TNL Take: 767 days after buying Twitch for $970M, Amazon is finally integrating the platform deeper into their ecosystem.

And it wasn't just one product.

Friday at the start of TwitchCon 2016, Twitch CEO Emmett Shear revealed a slew of new initiatives of which the biggest was the launch of Twitch Prime.


This is a huge move from Amazon.


Here's how Twitch Prime will impact the platform:


Twitch Prime Exclusive Hearthstone Character (Photo: Twitch(

This is the main key to Twitch Prime.

For Twitch Prime Members, they will receive monthly freebies of games and in game items.

Forget the games and focus on the in game items.

  • In October, Twitch Prime members will get a branded skin for Hi-Rez Studios’ SMITE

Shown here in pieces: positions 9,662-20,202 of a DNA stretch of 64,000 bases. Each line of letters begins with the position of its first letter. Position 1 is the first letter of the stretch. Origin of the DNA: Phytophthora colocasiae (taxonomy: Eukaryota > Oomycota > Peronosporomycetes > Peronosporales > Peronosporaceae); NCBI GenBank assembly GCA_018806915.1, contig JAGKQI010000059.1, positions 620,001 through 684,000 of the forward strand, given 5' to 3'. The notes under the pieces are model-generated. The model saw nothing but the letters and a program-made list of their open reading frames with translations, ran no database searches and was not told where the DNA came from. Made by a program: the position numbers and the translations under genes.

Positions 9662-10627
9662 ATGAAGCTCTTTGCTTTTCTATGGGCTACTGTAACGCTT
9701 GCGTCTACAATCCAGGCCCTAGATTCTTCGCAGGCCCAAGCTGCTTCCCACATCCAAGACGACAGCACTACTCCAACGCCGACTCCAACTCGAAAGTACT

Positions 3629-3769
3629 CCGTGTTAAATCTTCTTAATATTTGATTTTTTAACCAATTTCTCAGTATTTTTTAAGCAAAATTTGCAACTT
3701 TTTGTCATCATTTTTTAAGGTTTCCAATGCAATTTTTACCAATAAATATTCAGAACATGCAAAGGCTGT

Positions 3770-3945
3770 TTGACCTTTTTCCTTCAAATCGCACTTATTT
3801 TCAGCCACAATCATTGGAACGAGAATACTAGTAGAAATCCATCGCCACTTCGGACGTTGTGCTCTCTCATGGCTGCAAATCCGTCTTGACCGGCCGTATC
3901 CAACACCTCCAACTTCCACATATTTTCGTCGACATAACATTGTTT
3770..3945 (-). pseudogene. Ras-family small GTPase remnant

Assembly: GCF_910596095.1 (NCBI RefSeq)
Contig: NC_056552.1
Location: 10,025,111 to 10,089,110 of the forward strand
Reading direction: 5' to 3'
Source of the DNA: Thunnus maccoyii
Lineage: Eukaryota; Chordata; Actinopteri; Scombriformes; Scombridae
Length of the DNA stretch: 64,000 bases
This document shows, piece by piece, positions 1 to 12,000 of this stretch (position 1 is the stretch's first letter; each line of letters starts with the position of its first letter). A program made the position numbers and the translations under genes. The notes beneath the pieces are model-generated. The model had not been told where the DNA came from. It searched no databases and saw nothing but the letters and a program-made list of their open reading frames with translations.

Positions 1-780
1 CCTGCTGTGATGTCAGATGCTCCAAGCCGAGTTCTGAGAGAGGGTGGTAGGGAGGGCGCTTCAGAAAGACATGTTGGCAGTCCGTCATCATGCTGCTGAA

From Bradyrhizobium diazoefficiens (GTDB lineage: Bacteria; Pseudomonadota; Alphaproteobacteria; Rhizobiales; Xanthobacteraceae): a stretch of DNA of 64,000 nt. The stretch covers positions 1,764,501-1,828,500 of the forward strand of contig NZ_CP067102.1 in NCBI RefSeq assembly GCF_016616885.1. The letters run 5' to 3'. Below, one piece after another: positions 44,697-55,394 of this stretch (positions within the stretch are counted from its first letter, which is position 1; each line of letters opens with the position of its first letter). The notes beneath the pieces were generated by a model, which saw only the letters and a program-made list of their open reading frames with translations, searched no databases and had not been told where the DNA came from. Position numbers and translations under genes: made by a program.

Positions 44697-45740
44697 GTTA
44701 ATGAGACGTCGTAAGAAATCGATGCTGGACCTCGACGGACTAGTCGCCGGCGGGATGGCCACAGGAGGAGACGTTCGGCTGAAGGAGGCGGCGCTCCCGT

• Until November 6, Blizzard's Hearthstone will receive an Exclusive Hero and custom card pack only for Twitch Prime members
  • There will also be continual supply of Boosts and Characters as well

This is so smart.

It not only provides value to the end consumer, but also huge bonus for developers to get more involved with Twitch as a platform - more on that - outside of just live streaming.

If Developers have both marketing + monetization + consumer engagement across Amazon/Twitch; the overall ecosystem becomes much stronger.


Twitch Prime Member Game Discounts (Photo: Amazon)


Twitch Prime members receive Exclusive discounts on New physical games sold by Amazon during the pre-order period and for the first two weeks after launch. 

This is also ties directly into potential deeper Amazon Sales channel relationships, revenue sharing and further cements developer relationships.


Twitch Prime Member Free Monthly Sub (Photo: Twitch)


Twitch Prime Members get 1 Free Subscription to any channel on a monthly basis. This is again a Win-Win for Twitch: Users get a Free Channel but more importantly - Twitch Streamers get 1 Month of "Free" Income.